Article 15 provides, the rules for determining where persons are related for purposes of the Agreement. That persons will deemed to be related person only if: (a) they are officers or directors of one another’s businesses; (b) they are legally recognised business partners; (c) they are employer and employee; (d) any person directly or indirectly owns, controls or holds five percent or more of the outstanding voting stock or shares of both persons; (e) one person directly or indirectly controls the other; (f) both persons are directly or indirectly controlled by a third person; or (g) they are members of the same family.

4. While determining the transaction value, following additions (applicable where same have been paid by the buyer and not already included in the price) are to be made: • commissions and brokerage, other than buying commissions; • the cost of containers (if not a reusable transportation device) and packing; • the value of certain specified types of goods and services supplied by the buyer free of charge or at reduced cost for use in the production or sale of the imported goods (but excluding design and engineering undertaken in the country of importation); • royalties and licence fees related to the goods imported which must be paid as a condition of the export sale; and • the value of any part of the proceeds of resale, disposal or use of the goods that accrues to the seller.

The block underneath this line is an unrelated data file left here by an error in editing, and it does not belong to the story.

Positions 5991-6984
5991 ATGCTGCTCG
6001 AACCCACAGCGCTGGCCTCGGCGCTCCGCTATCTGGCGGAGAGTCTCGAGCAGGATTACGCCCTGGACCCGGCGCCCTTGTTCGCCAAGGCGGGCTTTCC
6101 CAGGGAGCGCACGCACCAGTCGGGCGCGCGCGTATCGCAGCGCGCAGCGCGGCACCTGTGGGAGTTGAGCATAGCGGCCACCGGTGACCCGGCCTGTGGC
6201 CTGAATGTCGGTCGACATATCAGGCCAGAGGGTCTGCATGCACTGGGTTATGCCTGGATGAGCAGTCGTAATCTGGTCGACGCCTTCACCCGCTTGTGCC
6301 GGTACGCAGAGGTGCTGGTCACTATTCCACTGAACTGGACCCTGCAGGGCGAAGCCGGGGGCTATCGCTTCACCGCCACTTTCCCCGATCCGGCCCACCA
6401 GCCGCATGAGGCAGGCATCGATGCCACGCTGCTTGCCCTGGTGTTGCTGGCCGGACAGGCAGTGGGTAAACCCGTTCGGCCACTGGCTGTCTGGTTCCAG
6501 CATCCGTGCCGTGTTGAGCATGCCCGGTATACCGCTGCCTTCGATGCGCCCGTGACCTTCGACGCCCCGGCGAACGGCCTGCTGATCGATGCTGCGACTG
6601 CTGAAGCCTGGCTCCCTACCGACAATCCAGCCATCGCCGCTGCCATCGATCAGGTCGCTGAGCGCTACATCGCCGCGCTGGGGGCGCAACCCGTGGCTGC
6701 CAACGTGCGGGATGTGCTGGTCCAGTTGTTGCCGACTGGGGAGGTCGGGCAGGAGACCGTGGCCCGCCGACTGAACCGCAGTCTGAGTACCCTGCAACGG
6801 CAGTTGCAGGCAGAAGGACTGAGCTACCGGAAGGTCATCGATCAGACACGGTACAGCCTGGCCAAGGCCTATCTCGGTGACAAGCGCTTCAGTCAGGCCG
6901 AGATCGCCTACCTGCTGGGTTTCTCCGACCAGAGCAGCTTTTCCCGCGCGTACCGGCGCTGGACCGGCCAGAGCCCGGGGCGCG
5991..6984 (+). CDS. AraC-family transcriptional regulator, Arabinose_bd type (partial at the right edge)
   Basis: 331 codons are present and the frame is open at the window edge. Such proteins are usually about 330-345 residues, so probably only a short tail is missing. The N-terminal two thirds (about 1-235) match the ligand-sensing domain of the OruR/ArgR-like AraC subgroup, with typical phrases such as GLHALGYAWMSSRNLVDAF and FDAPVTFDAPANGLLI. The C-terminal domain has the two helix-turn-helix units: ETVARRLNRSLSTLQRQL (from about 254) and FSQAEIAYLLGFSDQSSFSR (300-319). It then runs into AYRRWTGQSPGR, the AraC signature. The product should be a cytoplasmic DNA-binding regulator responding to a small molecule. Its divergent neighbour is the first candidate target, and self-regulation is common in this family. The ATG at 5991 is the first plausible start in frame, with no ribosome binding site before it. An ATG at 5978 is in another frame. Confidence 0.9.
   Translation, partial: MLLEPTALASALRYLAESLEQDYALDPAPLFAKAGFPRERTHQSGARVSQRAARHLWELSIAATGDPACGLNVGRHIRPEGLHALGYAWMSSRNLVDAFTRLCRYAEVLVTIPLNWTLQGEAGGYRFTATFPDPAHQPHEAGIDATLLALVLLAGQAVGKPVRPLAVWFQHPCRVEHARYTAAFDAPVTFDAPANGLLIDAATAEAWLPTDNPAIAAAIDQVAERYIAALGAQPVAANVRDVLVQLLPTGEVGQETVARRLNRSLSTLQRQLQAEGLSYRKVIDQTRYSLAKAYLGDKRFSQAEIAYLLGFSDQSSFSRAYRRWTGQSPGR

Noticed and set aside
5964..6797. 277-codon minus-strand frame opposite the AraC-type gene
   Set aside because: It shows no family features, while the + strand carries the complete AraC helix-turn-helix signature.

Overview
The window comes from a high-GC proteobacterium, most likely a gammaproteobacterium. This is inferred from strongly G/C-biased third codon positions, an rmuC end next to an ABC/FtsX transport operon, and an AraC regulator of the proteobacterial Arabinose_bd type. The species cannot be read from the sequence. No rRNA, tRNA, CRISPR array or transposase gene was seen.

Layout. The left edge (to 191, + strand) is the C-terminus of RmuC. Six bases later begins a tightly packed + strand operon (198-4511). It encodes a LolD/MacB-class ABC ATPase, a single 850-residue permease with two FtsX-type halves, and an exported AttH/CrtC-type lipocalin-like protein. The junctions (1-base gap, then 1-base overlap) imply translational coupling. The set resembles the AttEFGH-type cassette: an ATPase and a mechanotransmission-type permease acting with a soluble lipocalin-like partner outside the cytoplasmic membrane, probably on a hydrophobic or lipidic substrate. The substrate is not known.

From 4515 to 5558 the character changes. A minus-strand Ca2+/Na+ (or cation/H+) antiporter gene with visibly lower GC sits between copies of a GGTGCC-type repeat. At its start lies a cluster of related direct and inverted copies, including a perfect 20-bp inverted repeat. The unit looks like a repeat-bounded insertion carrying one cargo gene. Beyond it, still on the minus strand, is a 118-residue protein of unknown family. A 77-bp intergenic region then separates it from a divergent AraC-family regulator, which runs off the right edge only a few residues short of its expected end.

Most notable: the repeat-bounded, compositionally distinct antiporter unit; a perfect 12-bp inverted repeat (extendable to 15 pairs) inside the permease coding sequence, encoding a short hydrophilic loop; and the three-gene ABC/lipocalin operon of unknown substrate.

The following items are excluded, and if in the price are to be deducted ‘provided that they are distinguished from the price:

Charges for construction, erection, assembly, maintenance or technical assistance after importation;

The cost of transport after importation;

Duties and taxes of the country of importation.

5. See Eicher Tractors case decided by the Indian Supreme Court.

6. See the provisions of section 9 of the Sale of Goods Act, 1930.

Zafar Azeem, "Customs valuation: Role of price list in determination of transaction value," Business recorder. 2013-06-06.